Though county registrars are still tallying the votes in several close contests, the memory of California’s June primary has already begun to fade from the state’s collective consciousness — assuming, that is, that it ever made an imprint there at all. Before it vanishes altogether, though, Californians should take away one lesson from June’s balloting: The state’s new method for conducting primary elections is an asinine idea that can lead to perverse and anti-majoritarian consequences. The most obvious effect the jungle system has had is to convey a clear advantage to the party that runs fewer candidates for an office. Under the so-called jungle primary system, which came into being through a 2010 ballot measure that voters narrowly ratified, primary voters can cast their ballot for any candidate in the June election, and the top two finishers, regardless of party, advance to the November runoff. Both the 2012 and the 2014 primaries were conducted under these rules, so we can now look at the effects this new process has had on California politics.
The first and most obvious effect the jungle system has had is to convey a clear advantage to the party that runs fewer candidates for an office. In 2012, four Democrats and two Republicans ran in the June primary to represent the newly redrawn 31st District in Congress. Situated in the western part of the Inland Empire, the district had a clear plurality of Democrats — but because the Republican candidates divided their votes two ways while the Democrats split their votes among four candidates, the two candidates who made it into November’s general election were the Republicans. The eventual victor, Gary Miller, chose not to seek reelection this year, in part because his politics were so out of sync with the sentiments of district voters.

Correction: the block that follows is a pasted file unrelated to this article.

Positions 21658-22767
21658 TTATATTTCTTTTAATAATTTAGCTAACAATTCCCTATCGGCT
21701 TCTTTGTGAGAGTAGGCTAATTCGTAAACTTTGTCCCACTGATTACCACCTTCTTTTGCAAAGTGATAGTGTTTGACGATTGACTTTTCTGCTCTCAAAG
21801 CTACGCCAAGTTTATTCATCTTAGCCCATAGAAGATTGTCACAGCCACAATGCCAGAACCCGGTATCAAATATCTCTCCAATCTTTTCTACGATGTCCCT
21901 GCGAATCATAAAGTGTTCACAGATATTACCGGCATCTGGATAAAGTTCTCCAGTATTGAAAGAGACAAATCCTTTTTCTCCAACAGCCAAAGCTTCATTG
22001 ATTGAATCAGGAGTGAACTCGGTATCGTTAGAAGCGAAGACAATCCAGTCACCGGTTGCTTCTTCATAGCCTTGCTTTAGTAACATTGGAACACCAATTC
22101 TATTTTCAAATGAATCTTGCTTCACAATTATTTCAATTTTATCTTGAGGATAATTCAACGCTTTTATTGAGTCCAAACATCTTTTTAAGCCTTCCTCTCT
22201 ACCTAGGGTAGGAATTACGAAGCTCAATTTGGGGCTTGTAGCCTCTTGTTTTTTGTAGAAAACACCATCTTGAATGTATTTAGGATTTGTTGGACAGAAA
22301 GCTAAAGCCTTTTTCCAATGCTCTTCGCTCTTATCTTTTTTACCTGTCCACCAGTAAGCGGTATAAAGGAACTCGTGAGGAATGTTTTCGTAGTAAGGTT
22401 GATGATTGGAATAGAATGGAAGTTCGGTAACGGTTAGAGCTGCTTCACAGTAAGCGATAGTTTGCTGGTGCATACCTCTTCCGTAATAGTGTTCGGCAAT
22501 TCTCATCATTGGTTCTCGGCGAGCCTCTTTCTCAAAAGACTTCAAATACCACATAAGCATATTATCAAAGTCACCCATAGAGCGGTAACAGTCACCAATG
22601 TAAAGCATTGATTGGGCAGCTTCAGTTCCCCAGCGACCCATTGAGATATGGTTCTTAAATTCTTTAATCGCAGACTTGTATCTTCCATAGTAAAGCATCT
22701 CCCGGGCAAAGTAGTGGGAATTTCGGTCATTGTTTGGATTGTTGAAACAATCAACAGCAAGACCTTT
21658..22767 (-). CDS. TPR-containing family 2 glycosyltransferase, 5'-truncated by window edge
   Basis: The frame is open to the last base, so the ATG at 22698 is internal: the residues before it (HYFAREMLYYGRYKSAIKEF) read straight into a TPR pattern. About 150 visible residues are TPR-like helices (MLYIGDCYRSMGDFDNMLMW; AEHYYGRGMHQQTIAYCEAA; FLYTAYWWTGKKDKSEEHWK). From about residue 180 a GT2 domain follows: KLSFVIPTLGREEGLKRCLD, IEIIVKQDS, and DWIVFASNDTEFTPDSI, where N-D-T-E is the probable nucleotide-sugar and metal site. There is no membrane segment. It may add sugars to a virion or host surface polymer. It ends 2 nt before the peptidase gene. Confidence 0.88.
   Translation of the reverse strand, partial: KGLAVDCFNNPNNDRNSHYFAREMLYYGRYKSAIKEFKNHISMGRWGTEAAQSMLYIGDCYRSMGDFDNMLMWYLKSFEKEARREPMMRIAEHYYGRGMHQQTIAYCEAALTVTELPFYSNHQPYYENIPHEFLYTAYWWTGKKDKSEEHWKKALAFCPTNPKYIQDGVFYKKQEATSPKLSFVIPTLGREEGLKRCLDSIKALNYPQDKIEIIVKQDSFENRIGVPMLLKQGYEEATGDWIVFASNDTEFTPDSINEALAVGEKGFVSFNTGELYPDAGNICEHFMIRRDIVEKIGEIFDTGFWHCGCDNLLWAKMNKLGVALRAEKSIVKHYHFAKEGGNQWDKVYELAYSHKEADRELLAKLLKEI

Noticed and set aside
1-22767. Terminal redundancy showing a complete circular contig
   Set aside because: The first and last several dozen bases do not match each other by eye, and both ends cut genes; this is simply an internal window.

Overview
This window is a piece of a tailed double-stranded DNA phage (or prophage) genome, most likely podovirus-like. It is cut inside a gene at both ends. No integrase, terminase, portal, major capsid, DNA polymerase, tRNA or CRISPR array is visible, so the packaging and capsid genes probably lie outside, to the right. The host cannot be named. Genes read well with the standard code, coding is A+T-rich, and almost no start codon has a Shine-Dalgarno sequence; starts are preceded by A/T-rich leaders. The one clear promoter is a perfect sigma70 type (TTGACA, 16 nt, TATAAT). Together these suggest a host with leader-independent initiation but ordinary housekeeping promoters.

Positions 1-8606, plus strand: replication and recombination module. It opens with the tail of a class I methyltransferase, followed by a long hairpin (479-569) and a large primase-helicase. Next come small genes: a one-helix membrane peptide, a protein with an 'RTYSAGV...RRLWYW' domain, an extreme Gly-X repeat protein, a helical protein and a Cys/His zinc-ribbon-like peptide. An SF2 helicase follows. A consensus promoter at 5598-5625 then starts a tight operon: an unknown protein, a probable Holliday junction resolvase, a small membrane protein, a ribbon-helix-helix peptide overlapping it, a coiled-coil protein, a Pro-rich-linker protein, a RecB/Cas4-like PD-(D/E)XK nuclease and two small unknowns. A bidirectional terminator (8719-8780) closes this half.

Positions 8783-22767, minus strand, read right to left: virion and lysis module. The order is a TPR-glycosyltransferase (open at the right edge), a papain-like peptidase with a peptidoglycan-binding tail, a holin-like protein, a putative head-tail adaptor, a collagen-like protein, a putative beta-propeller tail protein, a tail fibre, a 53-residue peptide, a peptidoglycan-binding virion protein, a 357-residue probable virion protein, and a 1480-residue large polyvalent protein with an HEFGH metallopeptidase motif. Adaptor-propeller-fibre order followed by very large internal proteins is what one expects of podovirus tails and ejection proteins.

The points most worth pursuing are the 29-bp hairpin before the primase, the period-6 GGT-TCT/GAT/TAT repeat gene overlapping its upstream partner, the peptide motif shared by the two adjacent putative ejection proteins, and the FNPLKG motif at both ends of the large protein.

This month, the California primary contest for a statewide office almost ended equally bizarrely. Three Democrats and two Republicans ran for the office of state controller, and when the election-night vote counting was done, the Republicans finished one-two in the count. Subsequent counting of absentee and provisional ballots has elevated two of the three Democrats above the second Republican; the vote totals for second place remain very close and still aren’t resolved. But if a few thousand votes had shifted, voters in one of the country’s most liberal states could have faced a runoff this November between two Republicans, even though the three Democrats on the primary ballot amassed more votes than the two GOP contestants, and even though just 28% of California voters are Republicans while 43% are Democrats.